Written by H Wayne Wilson
Wednesday, 04 September 2013 00:00
The thick line that outlines the ShotSpotter coverage area on Peoria’s south side and part of the west bluff graphically shows the number of gunfire incidents. Image provided by the City of Peoria.
The City of Peoria is turning to advanced technology in hopes of reducing gun activity in certain neighborhoods. The City Council last week authorized the expenditure of $405-thousand to more effectively identify the location of gunshots on the city’s south side and part of the west bluff.
Over the next 90 days, SST, Inc. will install its ShotSpotter Flex Gunfire Location, Alert and Analysis Service. The company will place sensors on rooftops and poles at undisclosed locations away from traffic in a three square-mile area. The area was selected because of past concentrated gun activity. During a 30 month period ending in June of last year, there were 3,866 incidents of shots fired, 423 armed robberies and 24 murders with a firearm in the city. An analysis showed that 44% of the city’s shots-fired calls, 39% of the armed robberies, and 67% of the murders with firearms fell within these three square miles.
Using a method similar to triangulation, ShotSpotter will identify the location within 80 feet, whether the noise was indeed gunfire, the number of shots and the speed and direction if it was a drive-by shooting. Peoria Police Captain Mike Scally says patrol officers will be able respond to the scene more quickly to find evidence and witnesses. “That will mean more gun offenders will be removed from the streets, resulting in fewer robberies and burglaries in the future.” The manufacturer indicates the system can report 90% of gunfire incidents in less than 60 seconds.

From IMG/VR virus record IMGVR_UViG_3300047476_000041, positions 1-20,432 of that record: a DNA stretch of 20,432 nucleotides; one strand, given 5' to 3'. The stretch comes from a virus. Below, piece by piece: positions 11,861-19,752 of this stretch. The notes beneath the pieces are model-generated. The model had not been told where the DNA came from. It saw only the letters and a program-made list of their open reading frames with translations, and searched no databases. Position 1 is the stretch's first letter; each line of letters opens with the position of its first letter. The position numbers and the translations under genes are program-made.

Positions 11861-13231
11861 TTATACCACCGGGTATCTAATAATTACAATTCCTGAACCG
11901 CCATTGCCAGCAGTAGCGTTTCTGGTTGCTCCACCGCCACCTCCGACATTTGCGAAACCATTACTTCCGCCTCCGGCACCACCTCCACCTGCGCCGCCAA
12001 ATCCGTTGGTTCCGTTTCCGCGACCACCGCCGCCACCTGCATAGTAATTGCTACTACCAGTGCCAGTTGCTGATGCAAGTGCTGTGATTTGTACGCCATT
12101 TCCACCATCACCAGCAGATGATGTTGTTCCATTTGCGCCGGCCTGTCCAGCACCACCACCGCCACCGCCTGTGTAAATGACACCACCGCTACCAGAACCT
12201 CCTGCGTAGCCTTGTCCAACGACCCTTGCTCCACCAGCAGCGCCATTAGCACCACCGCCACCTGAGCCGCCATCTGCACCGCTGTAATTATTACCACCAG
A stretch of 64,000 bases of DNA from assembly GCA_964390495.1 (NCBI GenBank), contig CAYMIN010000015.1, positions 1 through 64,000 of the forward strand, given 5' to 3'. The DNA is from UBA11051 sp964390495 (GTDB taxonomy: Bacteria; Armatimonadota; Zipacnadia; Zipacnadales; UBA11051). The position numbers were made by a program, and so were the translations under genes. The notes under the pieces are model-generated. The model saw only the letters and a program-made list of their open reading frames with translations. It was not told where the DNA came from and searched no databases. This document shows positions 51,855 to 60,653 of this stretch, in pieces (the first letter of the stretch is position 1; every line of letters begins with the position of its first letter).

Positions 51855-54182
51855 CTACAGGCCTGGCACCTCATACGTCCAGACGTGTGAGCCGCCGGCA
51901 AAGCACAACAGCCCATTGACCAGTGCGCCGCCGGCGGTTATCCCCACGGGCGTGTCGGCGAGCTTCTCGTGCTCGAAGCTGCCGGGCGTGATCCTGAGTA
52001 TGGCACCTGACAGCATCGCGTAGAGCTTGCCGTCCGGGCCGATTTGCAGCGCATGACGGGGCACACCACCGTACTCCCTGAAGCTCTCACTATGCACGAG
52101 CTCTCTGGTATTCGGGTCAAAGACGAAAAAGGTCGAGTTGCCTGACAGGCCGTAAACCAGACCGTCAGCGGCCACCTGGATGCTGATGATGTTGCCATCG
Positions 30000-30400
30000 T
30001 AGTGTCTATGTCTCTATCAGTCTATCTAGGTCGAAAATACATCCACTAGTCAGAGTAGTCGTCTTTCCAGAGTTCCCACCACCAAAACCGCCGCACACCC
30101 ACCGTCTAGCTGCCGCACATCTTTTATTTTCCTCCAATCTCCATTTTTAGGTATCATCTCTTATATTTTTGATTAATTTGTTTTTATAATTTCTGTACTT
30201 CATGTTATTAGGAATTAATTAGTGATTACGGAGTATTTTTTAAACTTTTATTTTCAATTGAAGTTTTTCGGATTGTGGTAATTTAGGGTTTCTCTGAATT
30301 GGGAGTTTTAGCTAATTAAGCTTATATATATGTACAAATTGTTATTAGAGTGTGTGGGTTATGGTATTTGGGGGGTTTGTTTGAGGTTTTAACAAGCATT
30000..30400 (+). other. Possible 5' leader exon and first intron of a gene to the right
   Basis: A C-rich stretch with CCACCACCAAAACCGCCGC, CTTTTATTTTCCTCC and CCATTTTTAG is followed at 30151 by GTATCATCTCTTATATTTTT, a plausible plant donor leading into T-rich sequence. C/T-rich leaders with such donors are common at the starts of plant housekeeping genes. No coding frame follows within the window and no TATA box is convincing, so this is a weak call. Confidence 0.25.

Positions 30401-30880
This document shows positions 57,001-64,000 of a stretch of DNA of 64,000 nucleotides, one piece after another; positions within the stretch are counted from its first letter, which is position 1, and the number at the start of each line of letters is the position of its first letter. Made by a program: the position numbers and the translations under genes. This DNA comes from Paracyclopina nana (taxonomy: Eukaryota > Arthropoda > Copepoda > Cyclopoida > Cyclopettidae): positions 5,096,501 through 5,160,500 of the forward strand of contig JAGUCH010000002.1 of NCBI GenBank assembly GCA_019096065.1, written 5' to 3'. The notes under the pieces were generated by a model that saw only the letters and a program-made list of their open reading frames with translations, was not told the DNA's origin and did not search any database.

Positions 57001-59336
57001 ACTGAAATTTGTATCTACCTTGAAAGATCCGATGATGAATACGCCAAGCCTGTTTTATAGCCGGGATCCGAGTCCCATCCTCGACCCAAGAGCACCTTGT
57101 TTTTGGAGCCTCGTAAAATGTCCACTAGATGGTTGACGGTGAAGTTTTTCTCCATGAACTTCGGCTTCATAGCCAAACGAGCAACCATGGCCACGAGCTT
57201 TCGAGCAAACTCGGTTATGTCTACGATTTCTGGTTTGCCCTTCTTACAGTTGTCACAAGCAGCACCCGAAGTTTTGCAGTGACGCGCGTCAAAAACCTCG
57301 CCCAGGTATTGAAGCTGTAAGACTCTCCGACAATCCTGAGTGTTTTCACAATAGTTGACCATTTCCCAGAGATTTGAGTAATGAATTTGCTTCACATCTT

ShotSpotter‘s maker points to benefits beyond timely and accurate notification:
• Disprove false reports of gunshots, like fireworks and vehicle backfires
• Refute false information provided by shooting suspects and victims
• Identify gunfire that otherwise goes unreported
• Increase officer safety
• Enable officers to locate gunshot victims more quickly
Peoria City Manager Patrick Urich says the program is an investment in the older areas of the city. “The council is taking these matters seriously by putting resources into these neighborhoods. This is another tool so police can be more effective in deterring crime.” Captain Scally stresses that ShotSpotter is not the single answer to gun crimes. “Citizens still need to call when they hear gunshots or witness other suspicious activity. Residents of the community are a part of our crime toolbox.”
The agreement is for three years of coverage in the identified area. Two-thirds of the cost of the system is due upon implementation. The Peoria City Council is funding that cost by transferring money from the capital fund balance and the police asset forfeiture account. The remaining one-third of the money is due at the start of the third year, and the council will budget for that amount over the next two years.
SST believes the designated area may actually see an increase in reports of gunfire in the first year because some citizens have become so conditioned to gun activity that they often do not report the incidents. But the Newark, California based company projects the area under surveillance will see 10% drops in reported gunfire year over year after the first year.
Last Updated on Tuesday, 03 September 2013 14:32